With recent news about other Christian leaders falling into moral failure, it is a good time to do two things. First, we ought to pray for these men and their families, who most directly experience the consequences of their actions. The second is to take heed, lest we fall (1 Cor. 10:12).
It is about this second point I write today. In pondering life these days, it has been said that virtually nothing is private and nothing is off the record. Any given text message, any conversation, any kind of behavior, could immediately be put on social media and made known to masses of people.
This scary thought should help us take heed. As Christians, though, we know that this has always been the case.
God sees our actions, thoughts and even motives. Moreover, our sins will be found out, either in the here and now or in eternity (1 Tim. 5:24). The YouTube phenomenon, where anyone could become a scoundrel overnight, simply underscores the reality.
There seems to be three points of faithfulness in which people tend to be vulnerable to a fall:
Jesus said, “By your words you will be justified, and by your words you will be condemned” (Matt. 12:37). This has been seen many times over. People who were once highly thought of blurt out something inappropriate or wrong on social media or while speaking, and their fall is underway.
As Christians, we must be especially on guard about our words, knowing they hold tremendous power to build up or tear down. As I write, I especially feel the weight of this.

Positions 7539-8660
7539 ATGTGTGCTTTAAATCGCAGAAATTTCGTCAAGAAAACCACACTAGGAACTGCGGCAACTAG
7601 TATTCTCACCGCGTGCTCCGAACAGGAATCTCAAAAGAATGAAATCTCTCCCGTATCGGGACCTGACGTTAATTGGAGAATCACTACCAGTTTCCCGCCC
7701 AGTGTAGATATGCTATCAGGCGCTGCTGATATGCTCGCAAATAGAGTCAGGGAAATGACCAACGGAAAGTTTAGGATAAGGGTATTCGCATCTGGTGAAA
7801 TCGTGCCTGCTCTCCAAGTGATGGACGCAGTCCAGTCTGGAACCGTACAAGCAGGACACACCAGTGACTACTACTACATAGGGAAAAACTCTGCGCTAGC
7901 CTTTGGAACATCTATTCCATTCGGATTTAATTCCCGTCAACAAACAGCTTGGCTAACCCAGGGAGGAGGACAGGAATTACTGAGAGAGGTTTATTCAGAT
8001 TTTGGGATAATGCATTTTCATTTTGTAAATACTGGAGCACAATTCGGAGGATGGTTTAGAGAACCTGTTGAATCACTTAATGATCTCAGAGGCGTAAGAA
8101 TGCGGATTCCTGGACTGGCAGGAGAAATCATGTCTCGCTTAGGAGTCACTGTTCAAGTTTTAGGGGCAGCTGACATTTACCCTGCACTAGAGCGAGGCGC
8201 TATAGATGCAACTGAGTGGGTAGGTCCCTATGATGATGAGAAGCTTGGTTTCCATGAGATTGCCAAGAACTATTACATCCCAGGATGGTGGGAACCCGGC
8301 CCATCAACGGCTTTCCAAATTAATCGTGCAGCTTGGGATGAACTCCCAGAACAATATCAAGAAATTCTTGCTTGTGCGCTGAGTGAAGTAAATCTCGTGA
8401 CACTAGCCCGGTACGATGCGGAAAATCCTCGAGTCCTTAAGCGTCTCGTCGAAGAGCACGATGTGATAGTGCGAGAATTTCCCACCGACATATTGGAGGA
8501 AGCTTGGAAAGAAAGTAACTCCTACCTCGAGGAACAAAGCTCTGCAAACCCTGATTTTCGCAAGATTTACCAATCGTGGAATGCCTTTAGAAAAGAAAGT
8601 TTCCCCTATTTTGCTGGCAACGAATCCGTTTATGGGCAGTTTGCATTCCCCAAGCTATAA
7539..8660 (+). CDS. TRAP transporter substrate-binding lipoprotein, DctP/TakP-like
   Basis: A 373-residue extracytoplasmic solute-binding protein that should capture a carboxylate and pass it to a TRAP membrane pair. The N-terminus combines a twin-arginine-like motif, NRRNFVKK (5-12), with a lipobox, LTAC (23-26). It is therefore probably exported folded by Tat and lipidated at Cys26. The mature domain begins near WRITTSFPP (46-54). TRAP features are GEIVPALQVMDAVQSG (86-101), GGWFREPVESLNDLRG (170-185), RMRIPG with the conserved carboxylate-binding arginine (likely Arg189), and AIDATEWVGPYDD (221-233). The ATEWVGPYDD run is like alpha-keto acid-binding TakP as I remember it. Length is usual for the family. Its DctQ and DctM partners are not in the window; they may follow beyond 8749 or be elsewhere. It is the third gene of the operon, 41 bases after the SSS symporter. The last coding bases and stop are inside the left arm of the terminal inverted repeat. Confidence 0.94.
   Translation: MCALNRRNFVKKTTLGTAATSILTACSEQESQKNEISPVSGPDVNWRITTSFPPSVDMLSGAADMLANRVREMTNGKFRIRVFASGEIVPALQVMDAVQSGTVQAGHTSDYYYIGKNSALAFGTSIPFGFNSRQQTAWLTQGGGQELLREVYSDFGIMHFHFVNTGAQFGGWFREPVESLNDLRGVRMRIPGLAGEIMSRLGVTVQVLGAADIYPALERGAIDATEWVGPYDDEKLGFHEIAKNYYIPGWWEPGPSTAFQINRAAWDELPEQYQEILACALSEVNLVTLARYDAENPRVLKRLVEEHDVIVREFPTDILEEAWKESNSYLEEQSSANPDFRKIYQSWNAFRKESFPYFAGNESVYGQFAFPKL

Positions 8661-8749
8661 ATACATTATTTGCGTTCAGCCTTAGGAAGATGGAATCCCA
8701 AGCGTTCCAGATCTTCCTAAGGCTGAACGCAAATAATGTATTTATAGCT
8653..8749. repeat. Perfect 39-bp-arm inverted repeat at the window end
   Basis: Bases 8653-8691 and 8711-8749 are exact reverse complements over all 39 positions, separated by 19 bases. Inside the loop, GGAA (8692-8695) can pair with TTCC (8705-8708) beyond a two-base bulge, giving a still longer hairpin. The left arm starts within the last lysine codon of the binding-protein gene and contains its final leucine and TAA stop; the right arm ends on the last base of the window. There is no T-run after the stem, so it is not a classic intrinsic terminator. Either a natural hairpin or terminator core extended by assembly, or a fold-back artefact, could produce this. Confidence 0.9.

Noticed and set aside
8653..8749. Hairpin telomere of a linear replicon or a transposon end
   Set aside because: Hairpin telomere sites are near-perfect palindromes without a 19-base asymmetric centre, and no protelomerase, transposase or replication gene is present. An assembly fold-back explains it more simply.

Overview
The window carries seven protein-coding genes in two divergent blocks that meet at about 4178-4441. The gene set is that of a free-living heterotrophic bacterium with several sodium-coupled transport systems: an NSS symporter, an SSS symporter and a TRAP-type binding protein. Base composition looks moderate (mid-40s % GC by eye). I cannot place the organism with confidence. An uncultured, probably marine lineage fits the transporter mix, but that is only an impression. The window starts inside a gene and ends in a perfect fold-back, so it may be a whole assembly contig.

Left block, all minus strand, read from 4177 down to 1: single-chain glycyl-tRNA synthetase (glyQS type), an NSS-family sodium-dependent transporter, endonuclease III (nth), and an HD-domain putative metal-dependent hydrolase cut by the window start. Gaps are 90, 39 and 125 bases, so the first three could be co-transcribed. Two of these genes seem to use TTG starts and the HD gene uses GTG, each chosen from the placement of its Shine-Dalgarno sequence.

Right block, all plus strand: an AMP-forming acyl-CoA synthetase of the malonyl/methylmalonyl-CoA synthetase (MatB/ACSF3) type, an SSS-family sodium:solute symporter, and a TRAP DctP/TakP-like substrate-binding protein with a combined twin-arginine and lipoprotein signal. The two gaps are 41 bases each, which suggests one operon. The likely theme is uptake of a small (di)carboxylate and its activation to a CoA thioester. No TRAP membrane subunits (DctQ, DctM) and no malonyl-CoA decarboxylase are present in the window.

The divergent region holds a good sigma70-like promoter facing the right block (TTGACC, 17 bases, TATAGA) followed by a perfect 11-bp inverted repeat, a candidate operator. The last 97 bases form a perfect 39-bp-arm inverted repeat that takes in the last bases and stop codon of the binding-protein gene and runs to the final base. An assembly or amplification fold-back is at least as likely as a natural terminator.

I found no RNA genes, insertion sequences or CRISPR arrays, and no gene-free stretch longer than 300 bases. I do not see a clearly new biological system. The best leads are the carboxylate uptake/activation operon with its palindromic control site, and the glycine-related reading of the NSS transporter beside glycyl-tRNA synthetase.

The televangelist scandals of yesteryear still haunt Christian witness today. As Russell Moore recently pointed out, some people even hear the word “evangelist” (a Bible word) and cannot help but think of a phony Christian fleecing people for money. God’s Word tells us that our treasure reveals where our hearts are.
Let’s pray God would make us faithful with our money, which has been so hard for so many. As someone employed in ministry, I feel the significant weight of this.
3. Sexual desire
In this pornographic age, we are facing an epidemic of lust and infidelity. Sexual sin, however, is something that has always been with every generation, every person.
As the #MeToo moment continues, there undoubtedly will be other leaders, even Christian leaders, who are accused and/or exposed of sexual sins. One sexual sin, in a single moment, can destroy an entire ministry career and, more importantly, the very witness of the church. As a married-with-children man, I feel the tremendous weight of this.
As I see more respected leaders fall in one of these key areas—words, money and sexual desire—I have to examine my own life. I can see that I myself have sinned and fallen woefully short in each of these areas at practically every stage of my life. I, too, recognize that I am one poor choice away from a real fall, and so are you.
At the same time, we need to remember that we serve a redeeming God who saves us from our sins. Jesus did not cast stones at the women caught in adultery in John 8, while others (including people committing the same sin) were ready to do so.
Jesus stands today ready to forgive each one of us our sins in these and other areas, if we will confess it to Him (1 John 1:9). And once do this, we must find a trusted accountability partner to help us walk with Him day by day, staying grounded in His Word.
In doing these and “taking heed lest we fall” into sin, we can go forward knowing even those who experience the hardest fall can rise up and walk, and in the words of Jesus, “go and sin no more.” Lord help us…